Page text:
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Feature Story
reed magazine logoAutumn 2008

In the Neighborhood

At home in the new Spanish House (top); Sequoia dorm room (bottom); photography by Molly Gingras ’09

Reed now has the capacity to house 75 percent of students on campus; as recently as the 1990s, only half of students lived on campus. In its efforts to increase the availability and variety of campus housing, Reed’s guiding philosophy has been to create intimate living spaces with plenty of room for group activities.

“We understand that personal development and learning occur through certain kinds of interactions between students and their environment—the faculty, their peers, the staff, and also the physical spaces,” says Jerlena Griffin-Desta, the college’s new vice president and dean of student services. “There’s a difference between just giving students a bed and food and attending to students holistically so they can be successful at Reed.”

Houses in the Grove share a redbrick and copper-trimmed exterior, but are built with subtle variations in size, layout, and color. “The students emphasized broad-minded thinking,” says Melina Di Tomaso, of Zimmer Gunsul Frasca (ZGF), the architectural firm that designed the Grove and bridge. “We wanted to make sure the space was going to allow that type of thinking.” The buildings were also built with ample communal space, including living rooms, kitchens, dining rooms, television lounges, and study rooms. There are plenty of windows, and the covered patios provide outdoor space where students can gather, even during the rainy season.

“It has a nice vibe,” says Katrina Gertz, a first-year student from Italy who lives in Bidwell House. Gertz calls the new dorms “absurd,” by which she means very nice, indeed; she admires the buildings—“like ski lodges,” she thinks—and the beautifully landscaped courtyard. But she especially values the camaraderie among the Grove’s residents, an indication of one of the many ways in which the new houses are folding into the larger ethos of Reed’s learning community. “Here, you get the feeling everyone’s looking out for each other,” says Gertz.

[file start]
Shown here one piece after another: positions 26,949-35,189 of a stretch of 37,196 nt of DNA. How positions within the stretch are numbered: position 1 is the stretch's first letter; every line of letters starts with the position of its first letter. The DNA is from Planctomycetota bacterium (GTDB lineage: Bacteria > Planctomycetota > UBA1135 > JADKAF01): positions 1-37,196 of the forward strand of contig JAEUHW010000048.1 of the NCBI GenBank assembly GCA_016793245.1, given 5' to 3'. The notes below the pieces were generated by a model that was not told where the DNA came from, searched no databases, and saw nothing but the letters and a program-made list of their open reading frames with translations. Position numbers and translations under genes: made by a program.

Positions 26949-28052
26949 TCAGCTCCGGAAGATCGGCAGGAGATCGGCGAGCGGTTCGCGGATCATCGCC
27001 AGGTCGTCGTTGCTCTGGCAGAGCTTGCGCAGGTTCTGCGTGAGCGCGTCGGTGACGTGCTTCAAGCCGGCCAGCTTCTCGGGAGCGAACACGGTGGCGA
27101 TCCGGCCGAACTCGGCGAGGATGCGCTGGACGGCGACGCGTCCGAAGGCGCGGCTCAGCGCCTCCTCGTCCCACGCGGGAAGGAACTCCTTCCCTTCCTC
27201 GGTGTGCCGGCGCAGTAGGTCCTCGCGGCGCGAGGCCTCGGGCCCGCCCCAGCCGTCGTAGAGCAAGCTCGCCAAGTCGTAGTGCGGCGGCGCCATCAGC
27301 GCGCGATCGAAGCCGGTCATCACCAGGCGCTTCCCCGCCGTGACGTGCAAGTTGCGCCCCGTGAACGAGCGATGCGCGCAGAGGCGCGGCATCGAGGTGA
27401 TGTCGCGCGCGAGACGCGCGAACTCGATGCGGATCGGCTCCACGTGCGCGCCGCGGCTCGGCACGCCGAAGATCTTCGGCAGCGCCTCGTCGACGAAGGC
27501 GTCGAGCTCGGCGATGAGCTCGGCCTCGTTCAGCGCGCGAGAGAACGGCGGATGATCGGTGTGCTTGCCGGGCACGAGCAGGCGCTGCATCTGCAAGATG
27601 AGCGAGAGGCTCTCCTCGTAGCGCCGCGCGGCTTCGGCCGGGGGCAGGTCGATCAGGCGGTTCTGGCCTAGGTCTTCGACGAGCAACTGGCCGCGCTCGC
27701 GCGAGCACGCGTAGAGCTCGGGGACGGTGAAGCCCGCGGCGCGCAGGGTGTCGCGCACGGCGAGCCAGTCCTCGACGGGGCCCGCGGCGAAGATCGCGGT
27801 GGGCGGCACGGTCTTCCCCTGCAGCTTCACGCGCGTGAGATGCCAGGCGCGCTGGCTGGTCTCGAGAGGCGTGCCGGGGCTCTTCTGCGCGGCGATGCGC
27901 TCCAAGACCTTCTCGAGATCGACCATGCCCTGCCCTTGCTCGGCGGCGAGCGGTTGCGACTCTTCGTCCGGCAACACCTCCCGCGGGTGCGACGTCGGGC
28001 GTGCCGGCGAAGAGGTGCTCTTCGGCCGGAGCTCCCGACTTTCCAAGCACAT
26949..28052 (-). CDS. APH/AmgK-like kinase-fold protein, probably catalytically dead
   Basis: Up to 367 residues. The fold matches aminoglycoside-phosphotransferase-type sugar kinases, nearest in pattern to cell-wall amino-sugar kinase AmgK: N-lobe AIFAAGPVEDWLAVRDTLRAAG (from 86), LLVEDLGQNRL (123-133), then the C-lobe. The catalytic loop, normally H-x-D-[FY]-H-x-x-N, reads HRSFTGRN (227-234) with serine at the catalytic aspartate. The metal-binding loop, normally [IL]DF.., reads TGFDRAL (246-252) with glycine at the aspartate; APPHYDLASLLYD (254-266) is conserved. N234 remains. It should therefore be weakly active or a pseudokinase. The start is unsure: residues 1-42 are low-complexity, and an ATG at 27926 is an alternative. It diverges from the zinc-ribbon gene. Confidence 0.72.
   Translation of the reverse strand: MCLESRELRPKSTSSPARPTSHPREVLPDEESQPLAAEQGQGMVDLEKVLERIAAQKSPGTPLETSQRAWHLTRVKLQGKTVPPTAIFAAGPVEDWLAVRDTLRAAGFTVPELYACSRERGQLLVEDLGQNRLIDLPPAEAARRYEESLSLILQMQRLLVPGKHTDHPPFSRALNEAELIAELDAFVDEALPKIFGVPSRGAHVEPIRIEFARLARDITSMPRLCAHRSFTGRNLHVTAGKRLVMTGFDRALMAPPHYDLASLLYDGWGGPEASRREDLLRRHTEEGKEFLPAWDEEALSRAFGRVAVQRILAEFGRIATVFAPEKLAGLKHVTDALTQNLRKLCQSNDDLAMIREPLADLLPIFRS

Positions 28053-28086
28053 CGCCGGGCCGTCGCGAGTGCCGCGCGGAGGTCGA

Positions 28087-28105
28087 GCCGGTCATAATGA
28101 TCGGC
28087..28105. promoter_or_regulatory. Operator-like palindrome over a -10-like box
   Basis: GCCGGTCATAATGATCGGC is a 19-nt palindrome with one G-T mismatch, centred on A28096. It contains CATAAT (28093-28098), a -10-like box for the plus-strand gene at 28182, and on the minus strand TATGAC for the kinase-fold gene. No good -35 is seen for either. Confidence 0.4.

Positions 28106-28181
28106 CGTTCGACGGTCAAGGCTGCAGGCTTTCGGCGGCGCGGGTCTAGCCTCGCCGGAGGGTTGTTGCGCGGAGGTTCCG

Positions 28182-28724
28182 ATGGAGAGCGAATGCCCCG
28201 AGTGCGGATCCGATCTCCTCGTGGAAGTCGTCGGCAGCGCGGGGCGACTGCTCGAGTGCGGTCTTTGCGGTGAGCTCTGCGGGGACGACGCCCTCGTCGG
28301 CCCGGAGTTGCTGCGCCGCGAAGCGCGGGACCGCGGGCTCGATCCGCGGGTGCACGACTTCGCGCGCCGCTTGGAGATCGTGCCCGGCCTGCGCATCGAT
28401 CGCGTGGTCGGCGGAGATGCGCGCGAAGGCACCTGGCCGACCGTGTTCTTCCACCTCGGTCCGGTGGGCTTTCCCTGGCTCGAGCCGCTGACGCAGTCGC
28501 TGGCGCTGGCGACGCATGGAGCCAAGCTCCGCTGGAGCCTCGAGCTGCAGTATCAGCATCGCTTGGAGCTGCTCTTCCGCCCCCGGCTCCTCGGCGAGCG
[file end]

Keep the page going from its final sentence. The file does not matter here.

Spanish House Dorm

Say Hola! to the new Spanish House; photograph by Molly Gingras ’09

The college held extensive conversations with students and other campus stakeholders to design a “physical and intellectual space” that would encourage student independence and interaction at the same time, says Di Tomaso. The doorways and stairways are situated in such a way that students coming and going are in view of the common areas. This concept of “conditional commitment”—the notion that students should have opportunities to engage other students or to maintain privacy—was central to the design.

“You can’t just sneak in or out,” says Amy Frey, resident director for the Grove. “You get a chance to see who is around and say hello, or you can go up to your room.” Frey tries to encourage socializing with casual activities like study breaks with milk and homemade cookies, and she plans to use the barbecue grills to have s’mores nights.

“A lot more than I expected,” is how Paul Hermanson, a first-year student from Chicago, describes his new digs in Sitka House. So what did he expect? “Welllll,” he says thoughtfully, putting down a box of books in his new room—which was, remarkably, already cluttered on move-in day. “You know, a dorm.”

reed magazine logoAutumn 2008